To write a letter to a judge before a loved one's sentencing, begin the letter with an introduction that includes information explaining the relationship to the person being sentenced, says attorney James Stanton Abrenio. Continue with a personal background, including employment, city of residence and any community service participation.
After the introduction, start a paragraph that emphasizes positive and unique qualities about the person being sentenced, states Abrenio. Some important things to highlight are academic or professional achievement, participation in volunteer or community service groups, any ongoing support he is giving to immediate family or his regular church ministry involvement. When the person has taken accountability for what has happened, mention that as well as any actions he may have taken to show remorse and make reparations.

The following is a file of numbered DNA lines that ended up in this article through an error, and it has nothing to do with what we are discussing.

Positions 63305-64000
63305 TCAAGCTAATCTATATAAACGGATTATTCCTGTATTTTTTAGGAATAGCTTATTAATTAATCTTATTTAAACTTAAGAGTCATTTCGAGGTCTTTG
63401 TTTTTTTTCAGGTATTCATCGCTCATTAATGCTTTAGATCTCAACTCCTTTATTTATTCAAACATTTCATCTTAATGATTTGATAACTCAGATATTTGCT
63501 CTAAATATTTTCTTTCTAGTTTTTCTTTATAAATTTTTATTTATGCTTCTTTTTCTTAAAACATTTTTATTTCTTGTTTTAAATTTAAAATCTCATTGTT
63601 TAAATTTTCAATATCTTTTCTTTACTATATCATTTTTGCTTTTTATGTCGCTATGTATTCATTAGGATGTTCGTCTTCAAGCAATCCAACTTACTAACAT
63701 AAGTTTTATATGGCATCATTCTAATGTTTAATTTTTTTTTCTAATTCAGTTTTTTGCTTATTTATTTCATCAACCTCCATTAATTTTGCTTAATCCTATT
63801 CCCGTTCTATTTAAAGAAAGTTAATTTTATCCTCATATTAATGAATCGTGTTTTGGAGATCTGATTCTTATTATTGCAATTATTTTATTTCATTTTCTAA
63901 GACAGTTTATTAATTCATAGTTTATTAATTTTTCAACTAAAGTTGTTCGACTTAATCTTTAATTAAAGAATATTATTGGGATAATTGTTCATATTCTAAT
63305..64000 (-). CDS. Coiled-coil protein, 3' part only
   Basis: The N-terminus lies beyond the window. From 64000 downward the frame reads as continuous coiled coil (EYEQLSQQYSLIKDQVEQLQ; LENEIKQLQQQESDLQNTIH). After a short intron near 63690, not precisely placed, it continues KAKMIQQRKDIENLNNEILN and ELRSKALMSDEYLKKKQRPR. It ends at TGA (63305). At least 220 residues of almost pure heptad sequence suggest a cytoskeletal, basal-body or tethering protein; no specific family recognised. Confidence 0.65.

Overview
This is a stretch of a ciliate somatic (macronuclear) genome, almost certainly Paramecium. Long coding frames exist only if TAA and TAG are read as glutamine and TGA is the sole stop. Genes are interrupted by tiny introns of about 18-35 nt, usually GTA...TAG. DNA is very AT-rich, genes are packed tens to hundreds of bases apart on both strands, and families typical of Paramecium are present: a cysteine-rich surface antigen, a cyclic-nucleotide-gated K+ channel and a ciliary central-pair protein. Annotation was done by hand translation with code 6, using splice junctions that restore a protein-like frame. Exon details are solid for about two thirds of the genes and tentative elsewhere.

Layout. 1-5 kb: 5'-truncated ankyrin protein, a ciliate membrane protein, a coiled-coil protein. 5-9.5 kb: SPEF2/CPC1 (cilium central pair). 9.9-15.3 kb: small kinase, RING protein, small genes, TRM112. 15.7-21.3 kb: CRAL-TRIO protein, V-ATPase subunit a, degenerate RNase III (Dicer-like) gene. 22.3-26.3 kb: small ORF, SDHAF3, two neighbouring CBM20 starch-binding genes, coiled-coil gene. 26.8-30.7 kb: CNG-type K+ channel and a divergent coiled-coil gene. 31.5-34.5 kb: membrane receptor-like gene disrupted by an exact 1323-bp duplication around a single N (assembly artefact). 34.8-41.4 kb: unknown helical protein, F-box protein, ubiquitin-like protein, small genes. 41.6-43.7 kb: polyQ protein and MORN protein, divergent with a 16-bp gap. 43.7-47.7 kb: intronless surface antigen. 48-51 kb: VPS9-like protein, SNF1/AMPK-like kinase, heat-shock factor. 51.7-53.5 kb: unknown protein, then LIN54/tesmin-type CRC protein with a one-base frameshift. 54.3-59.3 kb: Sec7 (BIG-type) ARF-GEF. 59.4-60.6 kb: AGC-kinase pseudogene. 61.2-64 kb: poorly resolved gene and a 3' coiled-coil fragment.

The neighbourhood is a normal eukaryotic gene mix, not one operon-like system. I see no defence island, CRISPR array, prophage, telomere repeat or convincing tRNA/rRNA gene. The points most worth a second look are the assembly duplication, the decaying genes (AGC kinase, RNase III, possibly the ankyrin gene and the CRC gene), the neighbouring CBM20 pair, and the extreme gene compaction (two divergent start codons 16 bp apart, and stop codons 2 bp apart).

Keep the request for leniency reasonable and concise, says Abrenio. If he is facing a sentence of several years, don't ask for a severely reduced sentence. The true purpose of the letter is to humanize your loved one, so the judge considers leniency. Keep the letter to one or two pages, and ask the attorney overseeing your loved one's case if it should be handwritten or typed, as some feel a legible, handwritten letter is more compelling.